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01/2006     Jens Pohl   Andreas Marshall     (German Version)

Hi, Andreas! The new year has just begun, so: Happy new year! How did you celebrate?

Together with my wife in private, for a change. Has to be sometimes ...

Do you have any special wishes or hopes for 2006 for yourself? Or have you accomplished everything you wanted?

A big wish is to get my new film - a horror film - financed and that I can make it the way I want.

How did you start painting, anyway? Do you remember your first cover? Which band and which album was it?

My very first cover was a compilation for Noise Records, Rock From Hell, quite embarrassing, or Orbit Drive by the DIZZY SATELLITES, or an album by the GALLOPING ELEPHANTS. One of them, but which one was the first, I can't remember anymore.

What are you working on at the moment? Or is this maybe still a secret?

I have just finished an artwork for the Italian band THE DOGMA, and now I have to hand in the next draft version of my film Tears Of Kali 2: Tartaros. We're going to shoot it this year, so time is running short. A film production is such a huge, interrelated process depending on thousands of deadlines and decisions, so it gets going very slowly.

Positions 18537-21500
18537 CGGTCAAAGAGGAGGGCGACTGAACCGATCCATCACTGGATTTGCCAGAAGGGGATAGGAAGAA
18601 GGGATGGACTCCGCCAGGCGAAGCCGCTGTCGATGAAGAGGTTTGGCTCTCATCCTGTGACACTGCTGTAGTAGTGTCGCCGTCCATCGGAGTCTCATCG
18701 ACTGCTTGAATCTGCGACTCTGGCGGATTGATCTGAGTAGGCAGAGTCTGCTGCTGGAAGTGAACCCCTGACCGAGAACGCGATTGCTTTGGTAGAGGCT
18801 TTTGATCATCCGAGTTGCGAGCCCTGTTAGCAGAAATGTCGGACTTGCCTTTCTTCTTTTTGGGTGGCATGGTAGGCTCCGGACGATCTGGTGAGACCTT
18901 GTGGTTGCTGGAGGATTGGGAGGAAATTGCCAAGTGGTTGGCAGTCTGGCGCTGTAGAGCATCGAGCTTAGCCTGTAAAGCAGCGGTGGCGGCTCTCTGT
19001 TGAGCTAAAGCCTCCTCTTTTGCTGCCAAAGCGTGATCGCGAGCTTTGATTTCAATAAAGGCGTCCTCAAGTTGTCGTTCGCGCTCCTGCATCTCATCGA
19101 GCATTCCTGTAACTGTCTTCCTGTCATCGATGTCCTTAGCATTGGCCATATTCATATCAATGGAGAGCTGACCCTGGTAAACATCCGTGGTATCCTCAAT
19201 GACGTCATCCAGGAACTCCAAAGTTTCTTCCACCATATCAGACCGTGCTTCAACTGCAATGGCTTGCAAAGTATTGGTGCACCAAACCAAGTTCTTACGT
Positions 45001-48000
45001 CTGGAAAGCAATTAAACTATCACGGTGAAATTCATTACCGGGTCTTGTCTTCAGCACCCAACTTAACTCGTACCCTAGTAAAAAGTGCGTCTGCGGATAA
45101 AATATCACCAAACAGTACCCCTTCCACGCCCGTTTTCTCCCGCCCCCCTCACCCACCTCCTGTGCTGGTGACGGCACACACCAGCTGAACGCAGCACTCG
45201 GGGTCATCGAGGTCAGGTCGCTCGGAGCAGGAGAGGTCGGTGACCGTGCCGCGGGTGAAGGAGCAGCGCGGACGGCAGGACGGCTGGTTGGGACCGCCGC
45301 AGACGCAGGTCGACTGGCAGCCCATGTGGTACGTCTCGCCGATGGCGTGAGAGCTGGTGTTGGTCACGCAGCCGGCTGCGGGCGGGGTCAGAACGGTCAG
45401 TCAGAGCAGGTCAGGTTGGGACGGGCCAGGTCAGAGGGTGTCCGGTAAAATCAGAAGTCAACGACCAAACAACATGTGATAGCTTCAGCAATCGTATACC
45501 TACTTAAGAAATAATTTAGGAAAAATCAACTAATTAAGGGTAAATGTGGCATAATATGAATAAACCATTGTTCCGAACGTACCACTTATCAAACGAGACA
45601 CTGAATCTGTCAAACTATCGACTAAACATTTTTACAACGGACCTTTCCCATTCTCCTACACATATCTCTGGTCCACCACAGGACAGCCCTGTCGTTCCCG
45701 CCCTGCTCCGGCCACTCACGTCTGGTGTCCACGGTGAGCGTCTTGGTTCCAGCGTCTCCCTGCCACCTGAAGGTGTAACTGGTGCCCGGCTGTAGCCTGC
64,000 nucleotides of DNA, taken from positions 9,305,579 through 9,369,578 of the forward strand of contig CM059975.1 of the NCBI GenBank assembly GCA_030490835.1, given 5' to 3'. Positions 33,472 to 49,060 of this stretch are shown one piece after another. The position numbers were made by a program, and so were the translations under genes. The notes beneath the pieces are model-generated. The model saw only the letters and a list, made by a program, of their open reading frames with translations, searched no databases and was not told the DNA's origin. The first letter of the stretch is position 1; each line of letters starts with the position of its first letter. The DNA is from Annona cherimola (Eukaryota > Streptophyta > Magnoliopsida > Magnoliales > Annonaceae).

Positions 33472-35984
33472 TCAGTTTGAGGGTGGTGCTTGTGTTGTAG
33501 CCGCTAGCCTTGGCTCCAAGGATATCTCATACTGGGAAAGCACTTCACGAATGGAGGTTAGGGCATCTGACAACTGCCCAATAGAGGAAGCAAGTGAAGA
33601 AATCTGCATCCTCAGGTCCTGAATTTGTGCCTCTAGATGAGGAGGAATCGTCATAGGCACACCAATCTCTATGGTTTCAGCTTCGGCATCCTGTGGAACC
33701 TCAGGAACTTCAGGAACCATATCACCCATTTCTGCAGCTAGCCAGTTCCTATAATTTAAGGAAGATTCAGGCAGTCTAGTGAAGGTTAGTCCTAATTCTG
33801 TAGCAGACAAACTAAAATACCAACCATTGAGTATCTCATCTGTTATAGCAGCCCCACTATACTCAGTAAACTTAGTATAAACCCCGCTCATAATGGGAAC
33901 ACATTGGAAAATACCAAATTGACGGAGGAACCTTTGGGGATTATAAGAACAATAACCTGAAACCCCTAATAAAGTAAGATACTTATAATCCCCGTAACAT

Are you always completely satisfied with your artworks, or do you think in retrospect that here and there some things might have been changed?

No, when I have to work under deadline pressure, I am hardly ever satisfied. In a certain period I had to draw one artwork per week! And this is barely possible if you consider my detailed style. And I don't do this anymore.

When I look at some of your covers for DIMMU BORGIR (Godless Savage Garden), HAMMERFALL (Legacy Of Kings) and BLIND GUARDIAN (Nightfall In Middle-Earth), they look quite similar in a way. Was this done on purpose, or did it just turn out like this?

In all these cases, the motive was a guideline provided by the band. The altar and the figure sitting on it majestically are the constants. In this way, all the bands had very similar ideas. But the atmosphere of these pictures is quite different.

The cover-artwork for the new BLIND GUARDIAN single, which was created by Anthony Clarkson, looks like a copy of your artworks and resembles the covers mentioned before very much. Doesn't it annoy you when others copy your style or ideas?

I don't know the artwork, but it doesn't annoy me. I also took a leaf from other artists when I started, especially Bernie Wrightson, Barry Windsor Smith and people like that. But I believe my style is always distinguishable.